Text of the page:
Diet soda, once hailed as a healthy drink in the mainstream media, has been increasingly linked to serious health risks over the past few years.
Now, a new study is casting further doubt on the safety of artificially sweetened diet drinks, linking them to an increased risk of clot-based strokes, heart attacks and early death among women over 50 who drink more than two servings per day.
The study, conducted by the American Heart Association and American Stroke Association, tracked health outcomes for an average of 11.9 years in more than 80,000 post-menopausal women, who were asked how often they drank one 12-ounce serving of a diet beverage over the previous three months.
“Previous studies have focused on the bigger picture of cardiovascular disease,” said lead study author Yasmin Mossavar-Rahmani, an associate professor of clinical epidemiology and population health at the Albert Einstein College of Medicine in the Bronx, New York.
Mossavar-Rahmani and her team are not sure exactly what in diet drinks may be causing the issues, but it could relate to gut health or side effects of artificial sweeteners, including the controversial additive aspartame.
“Our study focused on the most common type of stroke, ischemic stroke and its subtypes, one of which was small-vessel blockage,” she said. “The other interesting thing about our study is that we looked at who is more vulnerable.”
Those found to have the highest risk were women with no history of heart disease or diabetes, and women who were obese or African American.
The study found that women who consumed two or more artificially sweetened drinks were 31 percent more likely to have a clot-based stroke, 29 percent more likely to have heart disease and 16 percent more likely to die from any cause than women who drank diet drinks less than once per week or not at all.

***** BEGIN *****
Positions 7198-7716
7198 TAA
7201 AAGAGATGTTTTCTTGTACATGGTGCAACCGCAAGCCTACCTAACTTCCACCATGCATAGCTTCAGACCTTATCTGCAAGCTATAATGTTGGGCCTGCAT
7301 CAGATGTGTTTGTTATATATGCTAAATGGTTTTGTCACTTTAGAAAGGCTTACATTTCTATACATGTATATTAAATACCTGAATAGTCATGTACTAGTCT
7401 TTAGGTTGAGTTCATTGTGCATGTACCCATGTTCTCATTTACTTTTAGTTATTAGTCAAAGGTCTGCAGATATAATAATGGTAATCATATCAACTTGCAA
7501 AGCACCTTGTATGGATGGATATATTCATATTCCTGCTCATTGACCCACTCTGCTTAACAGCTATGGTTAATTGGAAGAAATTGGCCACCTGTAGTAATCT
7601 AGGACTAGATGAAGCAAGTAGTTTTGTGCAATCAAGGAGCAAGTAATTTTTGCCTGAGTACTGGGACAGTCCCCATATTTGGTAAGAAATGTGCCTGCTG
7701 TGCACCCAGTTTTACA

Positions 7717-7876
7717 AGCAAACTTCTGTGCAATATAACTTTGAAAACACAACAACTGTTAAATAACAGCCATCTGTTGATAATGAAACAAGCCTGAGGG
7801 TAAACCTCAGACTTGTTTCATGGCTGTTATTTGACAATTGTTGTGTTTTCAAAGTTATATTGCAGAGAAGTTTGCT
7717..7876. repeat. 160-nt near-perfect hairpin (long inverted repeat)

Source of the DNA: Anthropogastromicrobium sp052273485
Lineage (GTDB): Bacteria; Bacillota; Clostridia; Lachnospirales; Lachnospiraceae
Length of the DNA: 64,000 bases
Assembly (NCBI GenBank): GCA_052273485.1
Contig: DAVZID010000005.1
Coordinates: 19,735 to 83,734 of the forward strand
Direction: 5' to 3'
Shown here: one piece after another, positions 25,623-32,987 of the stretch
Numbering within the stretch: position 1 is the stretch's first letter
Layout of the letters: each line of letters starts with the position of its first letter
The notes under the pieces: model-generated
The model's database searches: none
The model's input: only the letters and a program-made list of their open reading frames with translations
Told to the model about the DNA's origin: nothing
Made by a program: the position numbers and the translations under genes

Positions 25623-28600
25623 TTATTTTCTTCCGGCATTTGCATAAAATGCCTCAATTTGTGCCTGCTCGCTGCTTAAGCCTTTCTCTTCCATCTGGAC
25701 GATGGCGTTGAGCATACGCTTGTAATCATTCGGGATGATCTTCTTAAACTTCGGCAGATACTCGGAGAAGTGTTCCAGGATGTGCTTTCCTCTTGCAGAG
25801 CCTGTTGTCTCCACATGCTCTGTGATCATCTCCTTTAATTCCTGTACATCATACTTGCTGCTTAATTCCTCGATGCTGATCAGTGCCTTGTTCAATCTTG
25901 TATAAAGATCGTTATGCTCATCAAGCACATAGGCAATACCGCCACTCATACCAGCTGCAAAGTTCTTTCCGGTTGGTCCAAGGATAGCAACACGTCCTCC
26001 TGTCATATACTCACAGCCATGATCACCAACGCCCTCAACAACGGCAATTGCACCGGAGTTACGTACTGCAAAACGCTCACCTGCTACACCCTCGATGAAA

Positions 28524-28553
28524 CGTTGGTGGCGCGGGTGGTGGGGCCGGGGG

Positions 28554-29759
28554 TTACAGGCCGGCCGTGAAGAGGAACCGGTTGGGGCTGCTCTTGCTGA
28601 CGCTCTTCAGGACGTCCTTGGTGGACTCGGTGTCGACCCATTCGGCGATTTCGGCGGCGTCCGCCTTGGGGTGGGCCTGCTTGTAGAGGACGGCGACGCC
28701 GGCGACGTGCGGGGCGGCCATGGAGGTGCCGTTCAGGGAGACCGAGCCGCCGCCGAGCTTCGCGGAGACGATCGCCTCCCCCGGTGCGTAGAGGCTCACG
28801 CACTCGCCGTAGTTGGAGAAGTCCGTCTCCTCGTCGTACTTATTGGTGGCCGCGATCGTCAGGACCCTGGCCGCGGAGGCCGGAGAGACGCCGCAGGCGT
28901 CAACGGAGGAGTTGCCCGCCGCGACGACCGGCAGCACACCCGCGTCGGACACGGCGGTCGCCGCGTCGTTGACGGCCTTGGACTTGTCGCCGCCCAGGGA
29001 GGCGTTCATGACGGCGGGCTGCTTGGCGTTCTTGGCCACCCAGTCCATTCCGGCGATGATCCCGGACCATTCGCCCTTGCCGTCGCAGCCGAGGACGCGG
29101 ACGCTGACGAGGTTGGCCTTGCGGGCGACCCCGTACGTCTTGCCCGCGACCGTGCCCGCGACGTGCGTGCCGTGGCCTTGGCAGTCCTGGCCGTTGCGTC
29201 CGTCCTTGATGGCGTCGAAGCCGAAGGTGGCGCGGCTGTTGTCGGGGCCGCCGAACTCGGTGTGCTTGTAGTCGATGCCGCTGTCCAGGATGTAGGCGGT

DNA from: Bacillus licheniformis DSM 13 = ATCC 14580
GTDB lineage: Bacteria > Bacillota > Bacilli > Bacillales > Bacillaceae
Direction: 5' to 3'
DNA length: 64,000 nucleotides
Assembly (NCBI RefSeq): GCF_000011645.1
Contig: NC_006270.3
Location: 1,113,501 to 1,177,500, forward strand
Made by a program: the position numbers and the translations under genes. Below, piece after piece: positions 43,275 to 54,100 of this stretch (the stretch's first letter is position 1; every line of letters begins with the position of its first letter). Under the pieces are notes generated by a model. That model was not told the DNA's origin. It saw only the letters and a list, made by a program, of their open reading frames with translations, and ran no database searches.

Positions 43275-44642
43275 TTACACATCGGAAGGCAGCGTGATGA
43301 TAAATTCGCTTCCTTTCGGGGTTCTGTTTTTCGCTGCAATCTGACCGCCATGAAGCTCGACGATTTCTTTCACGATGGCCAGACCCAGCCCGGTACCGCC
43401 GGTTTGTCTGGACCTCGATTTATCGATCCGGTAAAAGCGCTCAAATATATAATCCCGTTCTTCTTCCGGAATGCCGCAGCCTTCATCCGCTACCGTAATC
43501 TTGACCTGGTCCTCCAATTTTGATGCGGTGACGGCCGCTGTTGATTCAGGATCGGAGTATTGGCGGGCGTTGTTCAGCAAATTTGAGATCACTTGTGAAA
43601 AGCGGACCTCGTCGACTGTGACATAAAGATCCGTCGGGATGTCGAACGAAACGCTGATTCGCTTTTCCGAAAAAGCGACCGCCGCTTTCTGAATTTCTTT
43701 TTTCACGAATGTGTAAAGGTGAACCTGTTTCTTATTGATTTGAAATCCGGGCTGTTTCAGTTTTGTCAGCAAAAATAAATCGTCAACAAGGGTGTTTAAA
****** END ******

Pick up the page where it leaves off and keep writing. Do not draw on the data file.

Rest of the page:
The researchers also found that those women who had no heart disease or diabetes but were heavy consumers of diet drinks were nearly 2 ½ times more likely to have a small-artery occlusion, a common type of stroke caused by blockage of the smallest arteries inside the brain.
Previous research has shown a link between the beverages and stroke, dementia, Type 2 diabetes, obesity and metabolic syndrome, which can lead to heart disease and diabetes.
While it was noted that the association may also be attributed to rising blood pressure or blood sugar increases not yet diagnosed as hypertension or diabetes, American Academy of Neurology President Dr. Ralph Sacco stressed that a pattern is developing in regards to the health risk of these drinks that should be taken seriously.
“The more you begin to question, the more you begin to feel strongly about the association being real,” he said.
For more information, read the full report from CNN Health here.